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Gallien v. Procter & Gamble Pharmaceuticals


March 8, 2010


The opinion of the court was delivered by: John F. Keenan, United States District Judge


Plaintiff Mary Carol Gallien ("Gallien" or "Plaintiff") filed the instant action against Procter & Gamble Pharmaceuticals, Sanofi-Aventis, and AstraZeneca Pharmaceuticals ("Defendants"), alleging that she sustained personal injuries as a result of using Defendants' bisphosphonate drug Actonel. Defendants move under Fed. R. Civ. P. 12(b)(6) to dismiss the complaint for failure to state a claim under the Louisiana Product Liability Act ("LPLA"). For the reasons that follow, Defendants' motion is granted in part and denied in part.

I. Background

Gallien is a resident of the state of Louisiana. In March 2005, she began taking Actonel for the treatment and prevention of osteoporosis. Gallien originally filed this lawsuit in the Western District of Louisiana, alleging that she sustained personal injuries, including osteonecrosis of the jaw ("ONJ"), as a result of using Actonel.*fn1 Without reference to any statutory provisions, Gallien generally asserts negligence, negligence per se, negligent misrepresentation, strict liability, breach of express warranty, breach of implied warranty, fraud and misrepresentation, fraudulent concealment, intentional infliction of emotional distress, and negligent infliction of emotional distress claims based on injury allegedly caused by her use of Actonel. She also alleges that Defendants violated "consumer protection statutes enacted in the State of Louisiana." (Compl. ¶ 146). Gallien requests relief in the form of redhibition, medical monitoring, disgorgement, compensatory damages, punitive damages, and attorneys' fees.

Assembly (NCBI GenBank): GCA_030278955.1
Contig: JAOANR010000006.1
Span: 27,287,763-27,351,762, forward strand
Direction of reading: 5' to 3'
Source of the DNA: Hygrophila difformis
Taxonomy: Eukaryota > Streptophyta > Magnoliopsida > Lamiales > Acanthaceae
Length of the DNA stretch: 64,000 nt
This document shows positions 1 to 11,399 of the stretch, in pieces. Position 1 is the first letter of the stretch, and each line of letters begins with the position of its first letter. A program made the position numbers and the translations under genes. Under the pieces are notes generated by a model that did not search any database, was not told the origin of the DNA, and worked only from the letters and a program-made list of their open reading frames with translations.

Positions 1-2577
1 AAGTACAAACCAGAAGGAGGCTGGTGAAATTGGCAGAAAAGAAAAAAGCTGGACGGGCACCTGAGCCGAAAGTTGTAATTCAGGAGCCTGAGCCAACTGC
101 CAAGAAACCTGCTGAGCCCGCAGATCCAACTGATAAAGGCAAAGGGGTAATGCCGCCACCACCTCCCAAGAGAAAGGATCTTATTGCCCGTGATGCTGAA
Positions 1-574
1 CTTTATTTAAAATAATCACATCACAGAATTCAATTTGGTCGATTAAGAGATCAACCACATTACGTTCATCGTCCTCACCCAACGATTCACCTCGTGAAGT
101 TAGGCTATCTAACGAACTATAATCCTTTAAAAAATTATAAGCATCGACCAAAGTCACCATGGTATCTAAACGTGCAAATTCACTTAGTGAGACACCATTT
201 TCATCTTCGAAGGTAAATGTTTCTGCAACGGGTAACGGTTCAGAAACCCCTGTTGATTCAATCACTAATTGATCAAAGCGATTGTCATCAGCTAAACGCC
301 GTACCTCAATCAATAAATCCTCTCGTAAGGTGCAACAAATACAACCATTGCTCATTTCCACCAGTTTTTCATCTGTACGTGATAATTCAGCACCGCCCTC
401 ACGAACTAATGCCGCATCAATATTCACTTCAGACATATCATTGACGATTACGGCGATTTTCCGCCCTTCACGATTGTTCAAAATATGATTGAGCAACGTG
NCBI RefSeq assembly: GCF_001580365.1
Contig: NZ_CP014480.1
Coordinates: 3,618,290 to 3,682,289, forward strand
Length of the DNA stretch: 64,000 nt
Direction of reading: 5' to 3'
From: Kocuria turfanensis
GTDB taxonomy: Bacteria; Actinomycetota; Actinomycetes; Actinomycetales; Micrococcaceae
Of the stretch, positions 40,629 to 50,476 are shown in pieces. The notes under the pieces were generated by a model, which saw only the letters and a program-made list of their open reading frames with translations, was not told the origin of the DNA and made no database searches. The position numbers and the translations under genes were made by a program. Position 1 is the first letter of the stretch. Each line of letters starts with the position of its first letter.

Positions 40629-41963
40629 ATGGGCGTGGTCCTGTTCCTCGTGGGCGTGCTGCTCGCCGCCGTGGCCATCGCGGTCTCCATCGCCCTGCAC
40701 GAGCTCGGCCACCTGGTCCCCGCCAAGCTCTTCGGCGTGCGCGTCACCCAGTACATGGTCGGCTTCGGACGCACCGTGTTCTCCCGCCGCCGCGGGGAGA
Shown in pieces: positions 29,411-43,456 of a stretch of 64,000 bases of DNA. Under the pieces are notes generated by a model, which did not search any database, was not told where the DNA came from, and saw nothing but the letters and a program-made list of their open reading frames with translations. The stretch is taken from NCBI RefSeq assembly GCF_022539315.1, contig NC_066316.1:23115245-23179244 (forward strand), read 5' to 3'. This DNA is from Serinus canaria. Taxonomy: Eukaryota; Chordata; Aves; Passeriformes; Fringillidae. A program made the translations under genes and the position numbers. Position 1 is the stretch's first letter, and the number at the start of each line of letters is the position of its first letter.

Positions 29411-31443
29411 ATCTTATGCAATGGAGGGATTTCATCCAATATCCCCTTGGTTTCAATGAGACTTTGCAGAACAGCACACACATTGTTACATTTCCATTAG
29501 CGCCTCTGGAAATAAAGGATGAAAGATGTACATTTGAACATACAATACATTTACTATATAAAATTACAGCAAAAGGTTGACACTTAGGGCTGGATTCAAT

II. Legal Standards

On a motion to dismiss for failure to state a claim pursuant to Rule 12(b)(6) of the Federal Rules of Civil Procedure, the court must accept the factual allegations of the complaint as true and draw all reasonable inferences in favor of the plaintiff. Vietnam Ass'n for Victims of Agent Orange v. Dow Chem. Co., 517 F.3d 104, 115 (2d Cir. 2008). The court, however, is not required to accept as true conclusory allegations or "a legal conclusion couched as a factual allegation." Papasan v. Allain, 478 U.S. 265, 286 (1986). The district court's function "is merely to assess the legal feasibility of the complaint, not to assay the weight of the evidence which might be offered in support thereof." Geisler v. Petrocelli, 616 F.2d 636, 639 (2d Cir. 1980). Therefore, a complaint will be dismissed only where it fails to set forth sufficient facts to state a claim for relief that is "plausible on its face." Bell Atl. Corp. v. Twombly, 550 U.S. 544, 570 (2007).

Although the Complaint does not set forth the relevant statute under which Plaintiff seeks relief, the parties agree that Louisiana law applies. The LPLA provides the exclusive remedy for any plaintiff injured by a defective product. La. Rev. Stat. Ann. § 9:2800.52. In order to state a claim under the LPLA, plaintiff must establish that: (1) defendant manufactured the product in question; (2) the product proximately caused plaintiff's damages; (3) some defect rendered the product "unreasonably dangerous"; and (4) plaintiff's damages arose from a reasonably anticipated use of the product.